Lucky Dip – Monday, November 28th, 2011

Oh, hippies… Occupy Toronto protesters have taken over the basement of St. Patrick’s Market, a building owned by the city but leased out to various food shops, and the soon-to-be home of The Grove food emporium. The hippies occupiers swear to run a food strike and then a hunger strike unless they can become legitimate tenants of the space. [Toronto Star] [Globe and Mail]

Let it be noted that we are the architects of our own demise. Canada and Mexico are arguing that the US’s super-awesome Country of Origin Labelling laws violate the free trade agreement our countries have all been roped into. Which means that, besides forcing the US to stop labelling the food it sells so that consumers can know where it comes from, the chance of getting similar laws here in Canada (which local food advocates have requesting for years) is pretty much screwed. [Food Safety News]

Poor weather in the US south means that peanut butter is now too expensive to stock at food banks. [Village Voice: Fork in the Road]

You know how it just takes some people a while to figure out where they’re supposed to be and what they’re supposed to be doing? Writer Sarah B. Hood finally found her “thing”, cooking in the historic kitchen at Fort York. [Toronto Tasting Notes]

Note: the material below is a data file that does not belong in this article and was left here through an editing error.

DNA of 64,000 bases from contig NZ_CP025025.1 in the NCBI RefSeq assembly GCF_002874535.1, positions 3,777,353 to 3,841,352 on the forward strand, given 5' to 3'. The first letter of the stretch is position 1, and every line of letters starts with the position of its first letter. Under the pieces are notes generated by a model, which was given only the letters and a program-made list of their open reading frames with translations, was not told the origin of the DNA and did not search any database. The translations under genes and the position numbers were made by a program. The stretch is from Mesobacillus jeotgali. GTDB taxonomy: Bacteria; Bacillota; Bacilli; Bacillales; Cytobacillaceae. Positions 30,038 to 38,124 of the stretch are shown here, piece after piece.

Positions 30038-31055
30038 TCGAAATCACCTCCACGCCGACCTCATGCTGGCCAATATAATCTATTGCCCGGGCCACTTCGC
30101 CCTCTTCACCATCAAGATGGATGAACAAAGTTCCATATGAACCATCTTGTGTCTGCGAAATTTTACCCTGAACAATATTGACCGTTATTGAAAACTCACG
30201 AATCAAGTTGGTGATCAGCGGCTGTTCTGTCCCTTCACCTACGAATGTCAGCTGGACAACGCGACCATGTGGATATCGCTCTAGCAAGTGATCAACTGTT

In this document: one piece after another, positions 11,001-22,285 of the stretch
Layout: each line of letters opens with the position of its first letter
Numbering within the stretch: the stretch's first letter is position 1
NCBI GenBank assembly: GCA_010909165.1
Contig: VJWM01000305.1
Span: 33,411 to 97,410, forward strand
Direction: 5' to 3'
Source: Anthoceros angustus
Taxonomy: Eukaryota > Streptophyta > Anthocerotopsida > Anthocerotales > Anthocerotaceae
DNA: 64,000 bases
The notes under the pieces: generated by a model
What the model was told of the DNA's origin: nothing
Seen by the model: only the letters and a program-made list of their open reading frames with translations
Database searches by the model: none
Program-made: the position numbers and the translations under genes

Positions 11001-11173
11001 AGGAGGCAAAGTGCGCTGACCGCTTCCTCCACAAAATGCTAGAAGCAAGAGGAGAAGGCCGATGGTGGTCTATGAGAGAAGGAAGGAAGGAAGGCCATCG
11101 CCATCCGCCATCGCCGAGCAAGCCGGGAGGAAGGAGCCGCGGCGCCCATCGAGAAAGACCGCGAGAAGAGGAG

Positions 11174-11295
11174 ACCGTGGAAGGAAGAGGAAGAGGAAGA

Yet again, this holiday season, Brits are in the aisles of Waitrose fighting over the last Heston Blumenthal Christmas pudding. [Independent]

As a year-round stout drinker, I don’t see the beer as a cold weather drink, but if you do, now’s the time to track down some Imperial Stouts (and a box of chocolates) to curl up with. [Toronto Sun]

We’ve all pretty much determined that “foodie” is a derogatory term, but there still a difference between someone who is a “food person” and someone who is not. [Serious Eats]

I’m not sure why Gina Mallet is re-reviewing Scarpetta, or why it’s showing up on the Post website as new today, but it’s reasonably coherent and worth a link for the end where she comes close to comparing the place to McDonald’s. [National Post]

Dear parents, that baby cover charge that the restaurant in the UK is charging? It has nothing to do with how much your baby is eating or whether they’re taking up a chair. It’s for the inconvenience of having the squalling little buggers there at all. [Eater]

And if you want your kids to be welcome at restaurants as they get older, why not consider a Harry Potter-themed dining etiquette course (complete with Great Hall), so the little darlings actually know how to use cutlery and a napkin instead of just eating with their hands (which is where a diet of fast food is likely to get them). [Daily Mail]

 

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